Study of U.S. Textbooks Shows They Ignore Modern Jewish Contributions
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Study of U.S. Textbooks Shows They Ignore Modern Jewish Contributions

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A survey of 120 leading textbooks used in the elementary schools in this country established that they appear to favor Protestantism over Catholicism and Christianity over Judaism, and ignore the pluralistic nature of American life.

The three-year study, “The Treatment of Religion in Elementary School Social Studies Textbooks,” was conducted by Dr. Judah J. Harris, a New York educator. Its findings were disclosed at the fiftieth annual meeting of the Anti-Defamation League, now underway at the Sheraton Park Hotel here. Among the conclusions of the study:

1. Textbooks as a whole neglect Jewish history and Judaism after the Bible period–modern Jewish contributions to our society are largely ignored. In addition the relationship of Jesus to the Jews is often portrayed in a manner too superficial to dispel misconceptions underlying anti-Semitism.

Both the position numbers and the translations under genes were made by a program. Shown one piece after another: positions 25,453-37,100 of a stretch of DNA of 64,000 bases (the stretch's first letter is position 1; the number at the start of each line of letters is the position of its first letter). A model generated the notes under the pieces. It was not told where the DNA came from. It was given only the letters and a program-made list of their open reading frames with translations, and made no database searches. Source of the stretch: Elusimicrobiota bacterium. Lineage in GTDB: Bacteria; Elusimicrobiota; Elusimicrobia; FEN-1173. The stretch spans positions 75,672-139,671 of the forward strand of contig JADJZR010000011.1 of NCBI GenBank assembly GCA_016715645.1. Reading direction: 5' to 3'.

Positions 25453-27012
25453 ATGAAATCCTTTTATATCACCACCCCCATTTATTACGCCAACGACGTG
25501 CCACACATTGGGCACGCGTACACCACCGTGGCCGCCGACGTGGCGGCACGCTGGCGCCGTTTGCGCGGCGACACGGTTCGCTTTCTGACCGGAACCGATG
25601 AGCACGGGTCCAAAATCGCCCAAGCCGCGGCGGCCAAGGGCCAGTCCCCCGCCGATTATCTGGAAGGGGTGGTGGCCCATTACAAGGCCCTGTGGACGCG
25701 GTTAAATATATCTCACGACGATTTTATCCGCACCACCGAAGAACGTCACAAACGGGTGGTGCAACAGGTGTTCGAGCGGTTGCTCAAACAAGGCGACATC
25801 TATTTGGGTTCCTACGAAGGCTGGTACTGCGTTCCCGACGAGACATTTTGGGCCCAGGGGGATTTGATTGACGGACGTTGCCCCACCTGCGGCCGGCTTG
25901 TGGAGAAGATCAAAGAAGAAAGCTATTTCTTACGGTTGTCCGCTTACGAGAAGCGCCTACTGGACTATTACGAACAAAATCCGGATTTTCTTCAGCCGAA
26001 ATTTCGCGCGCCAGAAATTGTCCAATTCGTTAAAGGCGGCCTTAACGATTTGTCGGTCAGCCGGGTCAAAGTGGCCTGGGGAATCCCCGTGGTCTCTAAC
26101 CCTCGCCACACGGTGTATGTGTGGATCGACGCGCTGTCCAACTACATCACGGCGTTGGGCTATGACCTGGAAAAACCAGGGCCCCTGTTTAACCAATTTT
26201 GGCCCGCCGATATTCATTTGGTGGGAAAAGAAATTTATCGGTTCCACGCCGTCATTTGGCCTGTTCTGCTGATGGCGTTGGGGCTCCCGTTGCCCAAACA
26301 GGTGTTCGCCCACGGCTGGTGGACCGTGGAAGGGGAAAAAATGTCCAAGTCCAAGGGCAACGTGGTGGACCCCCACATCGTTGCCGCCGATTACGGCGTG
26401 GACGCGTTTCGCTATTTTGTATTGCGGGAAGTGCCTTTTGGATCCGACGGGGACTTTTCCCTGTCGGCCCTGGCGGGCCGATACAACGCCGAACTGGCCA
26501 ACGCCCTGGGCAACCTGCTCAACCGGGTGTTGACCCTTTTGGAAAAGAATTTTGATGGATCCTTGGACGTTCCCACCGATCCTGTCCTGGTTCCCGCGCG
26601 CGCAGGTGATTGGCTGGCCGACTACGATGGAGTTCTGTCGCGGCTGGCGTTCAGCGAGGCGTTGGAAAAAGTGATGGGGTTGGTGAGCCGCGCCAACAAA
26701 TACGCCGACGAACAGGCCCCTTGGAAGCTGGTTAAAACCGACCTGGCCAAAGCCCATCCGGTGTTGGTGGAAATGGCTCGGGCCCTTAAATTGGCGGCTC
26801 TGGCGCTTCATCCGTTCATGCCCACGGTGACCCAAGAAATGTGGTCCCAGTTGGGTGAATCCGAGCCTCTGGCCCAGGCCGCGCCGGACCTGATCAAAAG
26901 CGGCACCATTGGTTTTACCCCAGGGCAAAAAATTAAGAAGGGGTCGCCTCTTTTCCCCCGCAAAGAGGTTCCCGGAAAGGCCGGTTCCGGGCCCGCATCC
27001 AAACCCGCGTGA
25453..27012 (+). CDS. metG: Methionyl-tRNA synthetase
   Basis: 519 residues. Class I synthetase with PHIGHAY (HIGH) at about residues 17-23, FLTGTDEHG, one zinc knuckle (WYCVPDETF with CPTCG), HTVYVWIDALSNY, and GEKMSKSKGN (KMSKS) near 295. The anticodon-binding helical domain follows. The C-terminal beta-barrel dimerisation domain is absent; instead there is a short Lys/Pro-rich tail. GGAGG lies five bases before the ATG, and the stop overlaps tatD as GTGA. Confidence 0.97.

2. While the textbooks studied stress the importance of religion as a motivating force in past history, they treat contemporary religion as being primarily a matter of church-going, with a limited role in welfare services and character education. The study said that Judaism is often treated in textbooks as “being outdated, having exhausted its contributions in the Biblical period.”

The study established that the treatment of religious persecutions is “either simplified or ignored to such a degree that young Americans never have a chance to learn about the need for improving interreligious attitudes.”

The study found that only five of the eleven texts that discussed Hitler and Nazism mentioned the subject of persecution of Jews. Of these five, one offered no indication at all as to whether Hitler’s policy was moral or not.

Beyond that, the study found that textbooks present persecution as “the characteristic element” of Jewish history for the past 2,500 years. However, the persecution of non-Jewish groups was treated in an entirely different fashion–as just one factor in the overall development of religious groups which were also related to their culture and contributions.

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